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Slate reported that this movie was the "secret midnight screening" at the January 2017 Sundance Film Festival--even though "rumors had been circulating for days that the horror movie...was the festival's enticing TBA ["to be announced selection"], and Variety confirmed those rumors hours before the show." See more »
After Rose accidentally hits a deer and then stop her vehicle, the camera lens can be vaguely seen on the car. See more »
Jordan Peele is a man best known as one half of the comedy duo Key & Peele, so when I first heard the news that he'd written and directed a horror film, I would be lying if I said I wasn't a little surprised. Then came reports that Get Out was getting ridiculously good feedback from test screenings and, after horror having a solid year in 2016, I was hoping it'd live up to expectations. Believe the hype guys because Get Out is as good as you've heard.
Black photographer Chris Washington (Daniel Kaluuya) and his white girlfriend Rose Armitage (Allison Williams) visit Rose's parents for the weekend, where they will meet Chris for the very first time. Staggered by their behaviour from the very off, Chris begins to think all is not right in the home of Dean (Bradley Whitford) and Missy Armitage (Catherine Keener).
I absolutely loved Get Out as both a psychological and satirical horror, Jordan Peele's imagination bringing us something quite unique within the genre and showing that he has such a big future ahead as a filmmaker. Right from the opening sequence, which is one of the best openings to a horror I've seen, I knew this film was going to be special. It felt almost as if I was watching a film from a seasoned director and not a man making his directorial debut, Peele exuding confidence more and more as the film rises through the levels of paranoia.
The writing is spot on as well, Peele's background as a comedian coming into great use to blend the satire so perfectly with the horror. Peele has clearly made Get Out as a form of social commentary but he does so by keeping the audience on their toes, wondering where the film will turn next, which is one of the most important aspects of a horror film. As well as being genuinely creepy, Get Out also has some hilarious moments up its sleeve, leaving the audience in the palm of Peele's hand.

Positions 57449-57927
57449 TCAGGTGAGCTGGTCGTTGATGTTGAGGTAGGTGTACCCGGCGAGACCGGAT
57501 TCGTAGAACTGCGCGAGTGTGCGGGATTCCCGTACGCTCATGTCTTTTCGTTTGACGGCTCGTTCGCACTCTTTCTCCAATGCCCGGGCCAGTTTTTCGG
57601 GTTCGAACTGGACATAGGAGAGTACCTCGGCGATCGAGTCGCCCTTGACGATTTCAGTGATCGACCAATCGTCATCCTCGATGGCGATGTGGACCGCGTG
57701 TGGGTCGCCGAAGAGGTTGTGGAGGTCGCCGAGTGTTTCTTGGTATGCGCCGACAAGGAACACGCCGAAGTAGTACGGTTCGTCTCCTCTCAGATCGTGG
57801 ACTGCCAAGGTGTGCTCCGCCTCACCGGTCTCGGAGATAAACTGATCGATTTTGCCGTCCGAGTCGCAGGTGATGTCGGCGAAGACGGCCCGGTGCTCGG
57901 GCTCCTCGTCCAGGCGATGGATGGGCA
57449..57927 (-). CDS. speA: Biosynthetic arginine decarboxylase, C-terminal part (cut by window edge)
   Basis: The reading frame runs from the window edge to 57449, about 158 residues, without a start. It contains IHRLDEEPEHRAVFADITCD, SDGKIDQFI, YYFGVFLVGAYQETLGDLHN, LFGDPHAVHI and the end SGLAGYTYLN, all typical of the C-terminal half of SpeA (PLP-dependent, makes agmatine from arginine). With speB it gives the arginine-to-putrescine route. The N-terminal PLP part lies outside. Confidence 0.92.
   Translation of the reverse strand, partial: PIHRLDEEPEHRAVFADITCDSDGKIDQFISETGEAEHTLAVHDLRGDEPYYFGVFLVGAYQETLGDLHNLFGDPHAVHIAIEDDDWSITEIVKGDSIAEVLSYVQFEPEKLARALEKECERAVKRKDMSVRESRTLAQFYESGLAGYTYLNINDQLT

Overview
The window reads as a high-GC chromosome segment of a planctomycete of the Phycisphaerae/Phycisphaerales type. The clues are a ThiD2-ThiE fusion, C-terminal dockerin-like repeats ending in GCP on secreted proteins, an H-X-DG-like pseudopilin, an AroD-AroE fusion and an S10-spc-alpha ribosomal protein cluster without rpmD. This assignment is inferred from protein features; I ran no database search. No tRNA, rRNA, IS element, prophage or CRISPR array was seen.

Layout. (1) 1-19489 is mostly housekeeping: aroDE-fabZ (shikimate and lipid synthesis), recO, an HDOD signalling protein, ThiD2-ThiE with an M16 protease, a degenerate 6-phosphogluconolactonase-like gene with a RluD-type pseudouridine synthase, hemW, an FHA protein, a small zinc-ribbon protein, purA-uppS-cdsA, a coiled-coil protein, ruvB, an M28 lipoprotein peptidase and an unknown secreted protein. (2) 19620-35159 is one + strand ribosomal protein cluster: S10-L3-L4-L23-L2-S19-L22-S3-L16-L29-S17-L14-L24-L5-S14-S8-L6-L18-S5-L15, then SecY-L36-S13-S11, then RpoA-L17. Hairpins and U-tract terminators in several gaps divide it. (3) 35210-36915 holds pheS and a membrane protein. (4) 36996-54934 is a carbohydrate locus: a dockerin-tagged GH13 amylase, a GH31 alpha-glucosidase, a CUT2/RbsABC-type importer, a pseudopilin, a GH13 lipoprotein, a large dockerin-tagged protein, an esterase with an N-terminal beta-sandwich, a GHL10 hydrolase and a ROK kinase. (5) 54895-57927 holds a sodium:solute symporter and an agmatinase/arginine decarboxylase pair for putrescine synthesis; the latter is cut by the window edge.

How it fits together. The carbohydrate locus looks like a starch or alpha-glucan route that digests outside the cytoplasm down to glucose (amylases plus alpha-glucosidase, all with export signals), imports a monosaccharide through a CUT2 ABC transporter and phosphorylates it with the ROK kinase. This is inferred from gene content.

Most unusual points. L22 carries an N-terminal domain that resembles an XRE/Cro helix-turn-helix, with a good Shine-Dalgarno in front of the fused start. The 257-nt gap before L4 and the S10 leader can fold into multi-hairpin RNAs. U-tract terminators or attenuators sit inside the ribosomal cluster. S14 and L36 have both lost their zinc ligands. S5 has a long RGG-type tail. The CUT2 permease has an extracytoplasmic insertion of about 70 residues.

Peele's confidence as a filmmaker is seen further through Toby Oliver's swift cinematography, akin to work seen in The Shining, and both Michael Abels haunting score and songs picked by Peele to accompany his twisted film.
Coming to the performances, Get Out excels above many horror films with a talented and strong cast. Daniel Kaluuya leads the film with a quite exceptional performance as Chris Washington, impressing with each passing minute as the paranoia within his character grows. Expect to see much more of Kaluuya in the future.
Bradley Whitford and Catherine Keener are both devilishly charming and unnerving with their performances as Rose's parents, who take an immediate interest in Chris' life, both past and present. Get Out gets its truly unsettling performances from Betty Gabriel and Marcus Henderson as Georgina and Walter, hired by Dean's father. They both have a stand-out scene where it becomes clear that all is not well with either them or the house they tend to. Lil Rel Howery deserves a mention too for being genuinely funny in the role of Chris' best friend, Rod, who doesn't just feel like the comedy relief shoehorned in for the sake of it.
Get Out brilliantly continues the resurgence of the horror genre and, as a directorial debut, has to go down as of the best I've seen from Jordan Peele. He's already stated that this is the first of a number of horrors he has planned which will act as social commentaries and, if they continue to be as good as his debut, I cannot wait.
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